Investing in coins can be worth your effort, but like anything worthwhile, you’ll have to work at it.
Here, we’ll continue with Part II of our tips on investing in coins. If you missed part I, you can find it here. Investing in coins can be more than just a hobby, if you’re willing to put some thought and elbow grease into it.
Investing in coins is simple, as long as you stick to gold and silver; those coins have a value beyond the numismatic. However, the true excitement and expertise of coin investing comes when dealing with rare or scarce coins made of base metals, particularly copper and nickel alloys.
Coins: A Good Investment?
Consider, for example, two U.S. coin types that are all but unknown to non-collectors: the two cent piece, minted from 1864-1873, and the twenty cent piece, minted from 1875-1878. Both are made of copper alloys, so they have little intrinsic worth. However, their collector value is significant.
For example, the two cent piece was minted in decreasing numbers from 1864 on. Due it their scarcity, they tend to be worth a minimum of $8-15 each. The very rare twenty cent coin, which was minted for general circulation only in 1875 and 1876, goes for a minimum of $75-100. Some are worth as much as $80,000.
One cent coins aren’t such a bad deal either, especially large cents, all of which were struck before 1857. Some of these copper coins are as large as a modern half-dollar, and go for hundreds of dollars in any grade. Whatever the size or style, you’re unlikely to see one sell for less than $8-10.
Small cents can also be worth investing in, as long as you’re careful and canny. Flying Eagle cents (1856-1858) are especially valuable, with a base price of $13-15 for the last two years of issue. The 1856 coin was a concept coin; fewer than 2,000 were struck. If you can find one, it’s worth at least $4,200.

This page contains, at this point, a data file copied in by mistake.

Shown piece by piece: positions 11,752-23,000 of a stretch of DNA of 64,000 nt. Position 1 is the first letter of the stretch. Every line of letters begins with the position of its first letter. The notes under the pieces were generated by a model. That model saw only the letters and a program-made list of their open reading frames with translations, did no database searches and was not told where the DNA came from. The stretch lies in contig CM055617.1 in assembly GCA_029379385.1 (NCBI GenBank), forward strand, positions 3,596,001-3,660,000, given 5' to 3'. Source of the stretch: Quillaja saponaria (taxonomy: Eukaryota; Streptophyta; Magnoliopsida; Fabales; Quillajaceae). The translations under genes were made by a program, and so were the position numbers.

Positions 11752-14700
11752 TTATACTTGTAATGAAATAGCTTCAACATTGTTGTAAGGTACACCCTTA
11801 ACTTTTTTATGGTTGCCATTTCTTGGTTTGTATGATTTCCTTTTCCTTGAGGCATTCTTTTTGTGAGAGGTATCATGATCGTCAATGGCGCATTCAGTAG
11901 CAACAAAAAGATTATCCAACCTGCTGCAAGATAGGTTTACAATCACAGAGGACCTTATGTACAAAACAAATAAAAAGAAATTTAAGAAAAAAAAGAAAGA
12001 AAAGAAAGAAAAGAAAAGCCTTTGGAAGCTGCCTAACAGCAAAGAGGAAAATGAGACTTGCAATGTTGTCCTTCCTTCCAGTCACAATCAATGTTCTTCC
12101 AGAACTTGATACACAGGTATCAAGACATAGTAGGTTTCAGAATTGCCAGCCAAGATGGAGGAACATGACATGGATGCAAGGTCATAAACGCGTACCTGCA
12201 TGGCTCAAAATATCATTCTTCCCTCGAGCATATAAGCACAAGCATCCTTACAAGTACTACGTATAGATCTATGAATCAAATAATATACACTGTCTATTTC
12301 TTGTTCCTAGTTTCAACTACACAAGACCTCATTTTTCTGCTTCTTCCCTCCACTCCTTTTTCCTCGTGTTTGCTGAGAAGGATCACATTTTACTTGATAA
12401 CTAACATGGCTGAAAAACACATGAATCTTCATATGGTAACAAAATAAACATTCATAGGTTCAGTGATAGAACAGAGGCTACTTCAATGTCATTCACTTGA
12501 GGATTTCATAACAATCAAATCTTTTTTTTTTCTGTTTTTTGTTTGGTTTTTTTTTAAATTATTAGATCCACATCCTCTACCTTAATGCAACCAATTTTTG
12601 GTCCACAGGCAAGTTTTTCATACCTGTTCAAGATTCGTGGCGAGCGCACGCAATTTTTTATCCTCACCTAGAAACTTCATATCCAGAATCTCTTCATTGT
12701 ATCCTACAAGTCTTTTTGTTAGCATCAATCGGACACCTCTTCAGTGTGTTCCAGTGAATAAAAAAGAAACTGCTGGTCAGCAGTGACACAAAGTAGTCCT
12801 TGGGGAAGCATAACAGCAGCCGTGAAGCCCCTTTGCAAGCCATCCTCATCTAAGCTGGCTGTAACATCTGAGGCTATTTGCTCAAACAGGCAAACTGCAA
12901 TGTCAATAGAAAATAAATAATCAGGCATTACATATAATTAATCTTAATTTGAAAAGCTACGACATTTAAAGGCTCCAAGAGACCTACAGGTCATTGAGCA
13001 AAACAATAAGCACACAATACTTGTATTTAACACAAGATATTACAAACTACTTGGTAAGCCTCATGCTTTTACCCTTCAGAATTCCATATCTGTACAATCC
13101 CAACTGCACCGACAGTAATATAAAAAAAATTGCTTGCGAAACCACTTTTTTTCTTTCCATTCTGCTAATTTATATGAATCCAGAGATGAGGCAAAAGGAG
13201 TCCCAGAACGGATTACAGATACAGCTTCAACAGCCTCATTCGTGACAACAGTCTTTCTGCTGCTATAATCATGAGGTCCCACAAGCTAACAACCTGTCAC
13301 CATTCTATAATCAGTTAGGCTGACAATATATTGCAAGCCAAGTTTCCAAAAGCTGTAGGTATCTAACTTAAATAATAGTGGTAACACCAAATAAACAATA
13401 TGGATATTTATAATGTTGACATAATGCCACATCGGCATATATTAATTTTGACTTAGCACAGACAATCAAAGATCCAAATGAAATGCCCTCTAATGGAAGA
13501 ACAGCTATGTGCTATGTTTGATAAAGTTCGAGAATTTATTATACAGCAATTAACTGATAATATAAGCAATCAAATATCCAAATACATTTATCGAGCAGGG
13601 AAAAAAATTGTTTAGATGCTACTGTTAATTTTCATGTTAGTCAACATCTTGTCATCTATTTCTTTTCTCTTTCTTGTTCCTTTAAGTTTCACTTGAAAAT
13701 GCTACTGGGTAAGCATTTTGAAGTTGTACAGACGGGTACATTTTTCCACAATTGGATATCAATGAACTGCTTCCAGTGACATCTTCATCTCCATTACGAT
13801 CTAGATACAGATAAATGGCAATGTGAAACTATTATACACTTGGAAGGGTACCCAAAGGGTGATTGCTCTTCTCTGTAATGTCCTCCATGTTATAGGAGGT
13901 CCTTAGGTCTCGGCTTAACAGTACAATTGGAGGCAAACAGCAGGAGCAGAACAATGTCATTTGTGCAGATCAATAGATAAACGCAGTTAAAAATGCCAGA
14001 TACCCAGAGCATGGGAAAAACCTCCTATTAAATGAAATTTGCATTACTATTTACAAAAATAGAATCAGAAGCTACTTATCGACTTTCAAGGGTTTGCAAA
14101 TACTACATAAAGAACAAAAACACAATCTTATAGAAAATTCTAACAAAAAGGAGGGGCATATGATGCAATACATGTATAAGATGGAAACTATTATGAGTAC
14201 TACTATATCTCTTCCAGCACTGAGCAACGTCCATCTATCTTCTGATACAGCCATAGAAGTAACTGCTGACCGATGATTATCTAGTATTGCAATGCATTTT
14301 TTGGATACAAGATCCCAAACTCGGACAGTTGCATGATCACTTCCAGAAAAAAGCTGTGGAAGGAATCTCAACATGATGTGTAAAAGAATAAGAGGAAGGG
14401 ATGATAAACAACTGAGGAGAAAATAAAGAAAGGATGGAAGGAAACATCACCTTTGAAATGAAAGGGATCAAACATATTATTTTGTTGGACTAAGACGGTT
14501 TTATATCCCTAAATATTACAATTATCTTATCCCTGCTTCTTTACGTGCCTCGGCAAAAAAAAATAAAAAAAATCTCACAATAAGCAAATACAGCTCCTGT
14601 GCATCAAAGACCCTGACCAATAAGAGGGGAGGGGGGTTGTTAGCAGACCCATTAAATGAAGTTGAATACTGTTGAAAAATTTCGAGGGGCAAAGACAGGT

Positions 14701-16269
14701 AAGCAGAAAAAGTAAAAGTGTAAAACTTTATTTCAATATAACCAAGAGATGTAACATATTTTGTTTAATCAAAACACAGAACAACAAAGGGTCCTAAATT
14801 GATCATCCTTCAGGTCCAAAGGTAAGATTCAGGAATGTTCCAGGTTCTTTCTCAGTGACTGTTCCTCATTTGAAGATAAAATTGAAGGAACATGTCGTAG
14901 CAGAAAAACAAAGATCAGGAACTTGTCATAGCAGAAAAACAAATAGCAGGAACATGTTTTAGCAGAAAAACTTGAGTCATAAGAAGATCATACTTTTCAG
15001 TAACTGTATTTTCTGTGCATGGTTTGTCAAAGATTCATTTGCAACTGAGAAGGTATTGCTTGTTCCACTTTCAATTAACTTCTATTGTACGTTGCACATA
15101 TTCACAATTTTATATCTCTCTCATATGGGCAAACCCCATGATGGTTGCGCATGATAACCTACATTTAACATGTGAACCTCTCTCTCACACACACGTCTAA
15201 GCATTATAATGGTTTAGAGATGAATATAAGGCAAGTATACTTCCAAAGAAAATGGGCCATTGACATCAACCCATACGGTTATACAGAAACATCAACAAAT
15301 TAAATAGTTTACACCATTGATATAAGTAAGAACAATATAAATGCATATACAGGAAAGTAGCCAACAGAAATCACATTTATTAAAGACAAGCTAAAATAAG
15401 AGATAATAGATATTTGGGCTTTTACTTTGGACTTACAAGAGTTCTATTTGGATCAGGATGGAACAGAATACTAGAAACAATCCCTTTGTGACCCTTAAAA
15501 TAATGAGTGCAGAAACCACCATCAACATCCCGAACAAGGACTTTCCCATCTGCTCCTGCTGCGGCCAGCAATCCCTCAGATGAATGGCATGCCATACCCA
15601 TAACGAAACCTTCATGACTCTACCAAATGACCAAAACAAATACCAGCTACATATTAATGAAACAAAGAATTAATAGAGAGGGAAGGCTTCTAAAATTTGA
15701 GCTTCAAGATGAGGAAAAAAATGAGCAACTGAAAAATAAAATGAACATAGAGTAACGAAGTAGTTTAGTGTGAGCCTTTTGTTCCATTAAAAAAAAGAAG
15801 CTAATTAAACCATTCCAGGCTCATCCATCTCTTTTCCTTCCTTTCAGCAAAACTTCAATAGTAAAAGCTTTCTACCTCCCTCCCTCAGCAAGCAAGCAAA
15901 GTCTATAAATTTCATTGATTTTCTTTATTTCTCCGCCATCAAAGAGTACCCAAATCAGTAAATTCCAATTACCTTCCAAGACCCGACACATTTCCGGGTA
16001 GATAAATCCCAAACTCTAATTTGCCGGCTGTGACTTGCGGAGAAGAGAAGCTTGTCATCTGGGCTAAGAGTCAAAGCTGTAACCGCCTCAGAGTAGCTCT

Early Indian head cents are fine, too, at least those dating before 1879; past that point, their value drops off precipitously, to about $1 in the basic “G-4” grade. Coins dating from 1865-1878 go for base prices of $9-50 today, with the ultra-rare 1877 starting at $500.
As for Lincoln cents, most are still too new to be worth much (yes, even wheat pennies). The exceptions are a few error coins, like the famous 1955 Double Die (worth at least $500), and super-scarce dates like the 1909-S VDB ($425+), 1914-S ($100+) and 1922 No D (300+).
Don’t invest in most specialty sets, modern commemoratives, mint sets, or proof sets–they’re too common. The same is true of almost every coin struck since 1965, including modern dollars, state quarters, or the recent 2009-2010 Lincoln cents that have been so vividly hyped.
Even the best of those coins are worth little more than the metal they’re made of. So if you’re going to try investing in coins, stick to the precious metals or the scarce, rare, old ones–the ones where the value is obvious.